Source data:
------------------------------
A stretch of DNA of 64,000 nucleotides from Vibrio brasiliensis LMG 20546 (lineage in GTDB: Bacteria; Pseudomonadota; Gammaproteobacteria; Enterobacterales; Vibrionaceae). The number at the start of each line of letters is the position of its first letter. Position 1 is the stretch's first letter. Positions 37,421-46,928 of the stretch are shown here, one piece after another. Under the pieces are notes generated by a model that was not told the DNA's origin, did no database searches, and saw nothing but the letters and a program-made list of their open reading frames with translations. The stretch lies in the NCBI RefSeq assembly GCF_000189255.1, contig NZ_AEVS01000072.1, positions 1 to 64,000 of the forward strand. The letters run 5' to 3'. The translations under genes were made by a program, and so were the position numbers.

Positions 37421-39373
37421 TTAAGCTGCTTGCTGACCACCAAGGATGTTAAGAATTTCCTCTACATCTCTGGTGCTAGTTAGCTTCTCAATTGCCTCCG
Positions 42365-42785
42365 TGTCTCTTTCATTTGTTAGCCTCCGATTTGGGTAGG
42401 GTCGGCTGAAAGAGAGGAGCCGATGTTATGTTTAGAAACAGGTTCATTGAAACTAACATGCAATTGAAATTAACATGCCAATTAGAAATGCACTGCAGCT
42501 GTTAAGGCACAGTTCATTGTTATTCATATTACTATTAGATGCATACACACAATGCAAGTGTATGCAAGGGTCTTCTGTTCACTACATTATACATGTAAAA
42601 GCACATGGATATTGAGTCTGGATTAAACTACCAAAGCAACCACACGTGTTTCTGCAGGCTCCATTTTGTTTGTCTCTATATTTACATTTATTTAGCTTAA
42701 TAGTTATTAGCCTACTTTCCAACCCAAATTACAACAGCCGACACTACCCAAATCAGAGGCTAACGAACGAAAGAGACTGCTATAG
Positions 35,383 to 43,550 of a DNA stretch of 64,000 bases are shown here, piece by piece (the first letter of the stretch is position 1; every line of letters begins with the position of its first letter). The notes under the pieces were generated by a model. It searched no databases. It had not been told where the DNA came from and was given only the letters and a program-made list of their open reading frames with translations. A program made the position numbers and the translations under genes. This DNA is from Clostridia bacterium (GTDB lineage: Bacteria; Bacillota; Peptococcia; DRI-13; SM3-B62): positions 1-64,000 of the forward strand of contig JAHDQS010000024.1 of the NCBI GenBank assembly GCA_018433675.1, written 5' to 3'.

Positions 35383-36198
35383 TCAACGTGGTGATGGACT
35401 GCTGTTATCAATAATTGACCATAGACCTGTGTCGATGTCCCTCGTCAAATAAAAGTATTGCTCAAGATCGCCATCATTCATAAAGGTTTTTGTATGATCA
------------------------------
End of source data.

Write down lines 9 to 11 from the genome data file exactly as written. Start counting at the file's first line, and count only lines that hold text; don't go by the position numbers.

42701 TAGTTATTAGCCTACTTTCCAACCCAAATTACAACAGCCGACACTACCCAAATCAGAGGCTAACGAACGAAAGAGACTGCTATAG
Positions 35,383 to 43,550 of a DNA stretch of 64,000 bases are shown here, piece by piece (the first letter of the stretch is position 1; every line of letters begins with the position of its first letter). The notes under the pieces were generated by a model. It searched no databases. It had not been told where the DNA came from and was given only the letters and a program-made list of their open reading frames with translations. A program made the position numbers and the translations under genes. This DNA is from Clostridia bacterium (GTDB lineage: Bacteria; Bacillota; Peptococcia; DRI-13; SM3-B62): positions 1-64,000 of the forward strand of contig JAHDQS010000024.1 of the NCBI GenBank assembly GCA_018433675.1, written 5' to 3'.

Positions 35383-36198